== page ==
Monday, April 02, 2007

Is Musharraf Losing His Grip in Pakistan?

This is an interesting piece about socio-political trends in that extremely important country of Pakistan. The picture included here and in the article is certainly something to consider. I found it hard to reconcile the beginning of the article with the conclusion that perhaps US interests would best be served by a democracy without Musharraf in Pakistan.

Sounds sort of like "Iraq would be more peaceful without Saddam." I'm not saying the two dictators are of the same cloth, but recent history may be proving to us that democracies don't necessarily work everywhere. Then again, the neighboring Indians run a (relatively) peaceful democracy. So, it's a gamble that I would like to get an Indian point-of-view Pakistan likely to be a more peaceful neighbor with or without a strong-armed dictator? And would they stay a democracy, or would they succumb to Islamic theocracy?

Sir Chuck, wondering out loud


  1. Dictatorship cannot succeed as a form of democracy in any nation as it is built on the principal of fear rather than confidence, trust and loyalty; Pakistan has long been a victim of military rule, Zia-ul Huq once ruled Pakistan in the same way Musharraf is doing now. Pakistan I think is torn between a true democracy and an Islamic form of government ( like Iraq/Iran). I don't see any reason to believe that Pakistan would be a more peaceful neighbor without a strong-armed dictator, at-least in case of Musharraf the interests if any are his own, unlike a democratic form of government where the interests change every 5 years.

    signing off on that note,

  2. Democracy. The word rings pleasant bells in our minds when we think about it. Images of the developed word, the EU, US etc. flow through our minds. We feel great about the freedom we enjoy, the opportunities we have and the equality of all people.

    But, I feel that there is another component that makes these developed countries developed, and that is education. All these countries have almost 100 % literacy rate. And “literacy” here means much more than just being able to read and write your name (which is criteria of calling someone ‘literate’ in most of the developing countries)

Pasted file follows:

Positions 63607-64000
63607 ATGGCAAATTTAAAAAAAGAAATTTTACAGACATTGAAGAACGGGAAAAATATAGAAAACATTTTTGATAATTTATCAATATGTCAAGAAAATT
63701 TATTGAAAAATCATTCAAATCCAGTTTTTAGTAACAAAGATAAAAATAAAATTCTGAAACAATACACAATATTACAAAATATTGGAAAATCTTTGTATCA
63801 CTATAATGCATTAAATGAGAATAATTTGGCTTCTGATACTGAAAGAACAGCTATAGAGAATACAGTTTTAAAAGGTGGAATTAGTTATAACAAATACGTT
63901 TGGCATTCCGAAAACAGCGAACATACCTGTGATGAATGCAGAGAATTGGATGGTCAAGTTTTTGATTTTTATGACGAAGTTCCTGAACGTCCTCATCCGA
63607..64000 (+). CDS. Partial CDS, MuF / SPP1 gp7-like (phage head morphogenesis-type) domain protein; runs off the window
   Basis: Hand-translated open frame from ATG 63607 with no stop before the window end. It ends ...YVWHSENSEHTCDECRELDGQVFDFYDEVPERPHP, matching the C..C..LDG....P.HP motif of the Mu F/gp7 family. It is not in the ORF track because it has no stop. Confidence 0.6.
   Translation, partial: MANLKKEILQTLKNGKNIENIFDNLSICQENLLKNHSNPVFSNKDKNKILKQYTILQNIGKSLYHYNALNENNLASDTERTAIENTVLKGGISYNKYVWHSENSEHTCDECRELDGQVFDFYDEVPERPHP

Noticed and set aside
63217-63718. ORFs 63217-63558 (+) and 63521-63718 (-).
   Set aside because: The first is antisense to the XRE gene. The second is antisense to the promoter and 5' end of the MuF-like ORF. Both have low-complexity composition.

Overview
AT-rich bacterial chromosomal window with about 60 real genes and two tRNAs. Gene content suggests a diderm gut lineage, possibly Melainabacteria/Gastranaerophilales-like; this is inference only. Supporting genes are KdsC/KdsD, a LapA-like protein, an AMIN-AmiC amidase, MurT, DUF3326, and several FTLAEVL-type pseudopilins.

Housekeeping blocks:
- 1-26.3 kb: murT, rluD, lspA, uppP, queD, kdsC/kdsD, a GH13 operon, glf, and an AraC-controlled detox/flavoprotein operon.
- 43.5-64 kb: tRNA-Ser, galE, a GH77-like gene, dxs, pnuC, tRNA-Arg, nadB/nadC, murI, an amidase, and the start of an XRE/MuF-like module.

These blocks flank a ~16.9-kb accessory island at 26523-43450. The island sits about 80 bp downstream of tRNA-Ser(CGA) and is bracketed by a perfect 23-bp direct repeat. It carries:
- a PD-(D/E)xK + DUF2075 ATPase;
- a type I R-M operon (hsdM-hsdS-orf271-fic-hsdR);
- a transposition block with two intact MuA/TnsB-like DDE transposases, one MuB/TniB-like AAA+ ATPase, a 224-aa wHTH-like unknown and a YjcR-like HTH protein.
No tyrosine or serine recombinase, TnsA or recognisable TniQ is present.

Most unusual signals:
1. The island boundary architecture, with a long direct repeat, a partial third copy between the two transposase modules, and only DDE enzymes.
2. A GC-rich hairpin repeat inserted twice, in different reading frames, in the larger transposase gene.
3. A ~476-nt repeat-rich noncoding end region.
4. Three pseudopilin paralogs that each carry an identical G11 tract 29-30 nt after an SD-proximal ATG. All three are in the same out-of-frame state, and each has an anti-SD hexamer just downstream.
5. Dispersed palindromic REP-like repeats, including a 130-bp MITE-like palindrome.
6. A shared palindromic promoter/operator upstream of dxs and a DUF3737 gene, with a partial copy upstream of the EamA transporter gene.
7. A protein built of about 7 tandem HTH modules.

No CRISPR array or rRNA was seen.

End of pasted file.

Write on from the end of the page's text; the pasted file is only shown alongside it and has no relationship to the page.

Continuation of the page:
Even by the standards of the developing countries, the literacy rates for these countries are below 60% (for India it’s 59.5%, for Pakistan it’s 48.7%). People are uneducated, poverty looms large.

    The (democratic) leaders of theses countries just want to get elected to the high offices, where they can use the power of the office to get huge bribes and secure the future of their generation to come. And since they have the law in their hand, they could never be prosecuted.

    These leaders would use any tool (religion, caste, are the favorites. ‘America is the root of all evil’ is becoming the fast favorite) to get elected. They don’t care if the common man turns into a terrorist or a suicide bomber as long as they can enjoy all the luxuries.

    You can just look at the huge fortunes these (democratic) leaders have amassed in their home countries and banks abroad.

    I believe that Musharraf is a safe bet for not only India, but the whole world. He could tap the fanatics. He is educated (unlike most of the leaders) and disciplined (comes from the army).

    Just getting people to vote (when most of them don’t even know who they are voting for) does not make a Democracy. And to tap the fanatics, Pakistan doesn’t need a populist leader but a strong-armed dictator.

  3. Thanks, Vijay, Satinder, for your comments. As I suspected, people closer to the subject at hand have different viewpoints than global bureaucrats and journalists who live in the world of theory.